Ford Mustang Races On at 50

Mustang

The Ford Mustang is in its fourth full season in the NASCAR Nationwide Series. The production car turned 50 years old on April 17, 2014. (Photo: Jeff Wackerlin)

MustangThe Ford Mustang is celebrating its 50th anniversary this month and since its debut, the "pony car" has had racing in its DNA.

The Mustang has been a part of motor sports since Ford unveiled the first one on April 17, 1964, at the New York World’s Fair.  As part of the historic moment, Ford constructed and displayed a Mustang on the observation deck of the Empire State Building and then once again last week - with the upcoming 2015 model - to mark the 50th year.

The golden anniversary was so big that events were held this past weekend at a number of locations Mustangincluding two NASCAR Sprint Cup Series tracks - Charlotte Motor Speedway and Las Vegas Motor Speedway.

With victories in a number of series such as the NASCAR Nationwide Series, NHRA Mello Yello Drag Racing Series, Continental Tire SportsCar Challenge and the Trans-Am Series, the Mustang has gone to Victory Lane with a long list of drivers ... the most recent being in the Nationwide Series with Brad Keselowski at Las Vegas.

"My favorite Mustang story is when the Nationwide Series went to the Mustang, we went to Michigan and the Mustangs were there, and they were the first cars to have the decals on the side that made it look like the production car," Keselowski said.  "That was really cool.  When the Mustang came into the Nationwide Series, it beefed it up and made it look like a real racecar.  It's such an iconic part of car history and racing history.  To have Mustang come to the Nationwide Series and to have it look like a Mustang was a big deal."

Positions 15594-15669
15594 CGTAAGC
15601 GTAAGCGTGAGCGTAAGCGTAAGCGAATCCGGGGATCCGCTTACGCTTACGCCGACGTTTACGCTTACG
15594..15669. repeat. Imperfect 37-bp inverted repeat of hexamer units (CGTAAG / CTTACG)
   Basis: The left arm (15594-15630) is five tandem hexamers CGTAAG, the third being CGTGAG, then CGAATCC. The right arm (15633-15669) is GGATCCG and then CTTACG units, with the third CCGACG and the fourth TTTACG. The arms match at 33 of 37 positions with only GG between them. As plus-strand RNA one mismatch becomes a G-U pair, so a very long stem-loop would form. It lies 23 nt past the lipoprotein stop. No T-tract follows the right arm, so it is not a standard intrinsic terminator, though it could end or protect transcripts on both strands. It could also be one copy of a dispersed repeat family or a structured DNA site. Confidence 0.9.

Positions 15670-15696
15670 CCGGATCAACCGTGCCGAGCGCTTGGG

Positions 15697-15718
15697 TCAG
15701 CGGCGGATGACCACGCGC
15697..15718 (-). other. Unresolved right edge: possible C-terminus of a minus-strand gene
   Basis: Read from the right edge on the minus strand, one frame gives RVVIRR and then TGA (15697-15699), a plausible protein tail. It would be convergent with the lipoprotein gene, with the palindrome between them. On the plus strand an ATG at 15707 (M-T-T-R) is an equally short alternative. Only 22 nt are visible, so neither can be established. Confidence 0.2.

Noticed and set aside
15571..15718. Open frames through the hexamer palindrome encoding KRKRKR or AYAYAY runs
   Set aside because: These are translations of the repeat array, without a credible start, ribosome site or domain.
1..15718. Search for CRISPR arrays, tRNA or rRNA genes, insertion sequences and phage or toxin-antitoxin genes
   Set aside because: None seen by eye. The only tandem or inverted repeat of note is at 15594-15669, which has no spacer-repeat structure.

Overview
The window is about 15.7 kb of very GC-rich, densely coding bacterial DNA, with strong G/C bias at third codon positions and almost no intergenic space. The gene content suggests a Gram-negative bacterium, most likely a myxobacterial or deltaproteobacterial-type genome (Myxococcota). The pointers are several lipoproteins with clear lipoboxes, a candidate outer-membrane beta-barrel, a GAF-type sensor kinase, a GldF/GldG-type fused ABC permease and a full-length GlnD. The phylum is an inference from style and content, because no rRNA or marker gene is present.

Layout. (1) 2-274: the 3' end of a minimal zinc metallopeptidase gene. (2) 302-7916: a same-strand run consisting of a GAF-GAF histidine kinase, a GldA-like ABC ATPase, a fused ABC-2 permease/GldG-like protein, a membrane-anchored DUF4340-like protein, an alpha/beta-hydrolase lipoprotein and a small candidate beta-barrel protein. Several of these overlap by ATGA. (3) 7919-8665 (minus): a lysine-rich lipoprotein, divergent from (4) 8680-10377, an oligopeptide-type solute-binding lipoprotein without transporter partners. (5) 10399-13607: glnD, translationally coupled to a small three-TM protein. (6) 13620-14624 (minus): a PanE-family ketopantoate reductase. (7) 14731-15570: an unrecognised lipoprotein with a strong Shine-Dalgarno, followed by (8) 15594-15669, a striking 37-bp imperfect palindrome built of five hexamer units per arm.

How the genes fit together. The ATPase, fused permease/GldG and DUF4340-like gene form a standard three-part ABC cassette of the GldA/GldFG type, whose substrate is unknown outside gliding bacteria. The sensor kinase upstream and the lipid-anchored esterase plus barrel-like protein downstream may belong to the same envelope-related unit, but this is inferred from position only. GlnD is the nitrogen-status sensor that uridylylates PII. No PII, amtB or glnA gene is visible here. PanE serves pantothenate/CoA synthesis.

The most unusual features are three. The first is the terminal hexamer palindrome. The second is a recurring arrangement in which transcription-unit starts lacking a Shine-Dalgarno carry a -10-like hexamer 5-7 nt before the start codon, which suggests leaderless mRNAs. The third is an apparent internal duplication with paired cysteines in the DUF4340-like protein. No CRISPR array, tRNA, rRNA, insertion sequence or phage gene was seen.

MustangKeselowski's recent win was the 36th for the Mustang since it entered the Nationwide Series full-time in 2011.  Carl Edwards, who gave the Mustang its first victory in the Nationwide Series at Texas Motor Speedway, had a Mustang as one of his first personal cars.

"The first neat car I had was a 1985 Mustang GT with a T-top and it was great," Edwards said.  "We put a clutch in it.  A guy named Bobby Williams, my dad and I worked on it and painted it; and my buddy, Ray Owen, helped me work on it.  He was a big Mustang guy.  I was, like, 19 years old.  It was neat.  I had a lot of fun in that car."

Ricky Stenhouse Jr., Edwards' Roush Fenway Racing teammate, won the first NASCAR titles for Mustang - taking back-to-back Nationwide championships in 2011 and 2012.

Mustang"One of my favorite memories is, obviously, being able to win the two Nationwide Series championships in a Mustang," Stenhouse said.  "That's something I'll always remember because up to now, it's my biggest accomplishment in racing.  When I was growing up, my Dad - he builds engines for a living - and a friend of his had a Mustang Mach 1.  I was young, about seven or eight, so I don’t remember the exact year of the car.  I believe it was a 1969.  He took me for a ride in it one day and we got sideways.  We were staring right at the back of a big truck and at the last second he turned it, we spun around the other way and kept going.  That was so much fun.  I loved it.  That was probably when I fell in love with the Mustang."

Roush Fenway team owner Jack Roush has been involved with the Mustang since its beginning.  Roush's love for the car started in 1964, when he purchased one after graduating from Berea College in Kentucky.  Shortly after, Roush went to work for the Ford Motor Company in the Dearborn Assembly Plant, where he worked on quality problems with components that vendors were sending in.

"As I was graduating, I went down to the local Ford dealer - who had sold his allocation - and he communicated with a dealer in Cincinnati.  A month after I went to work for the Ford Motor Company in Detroit, I came back to Cincinnati and picked up my '64-and-a-half Mustang," Roush said.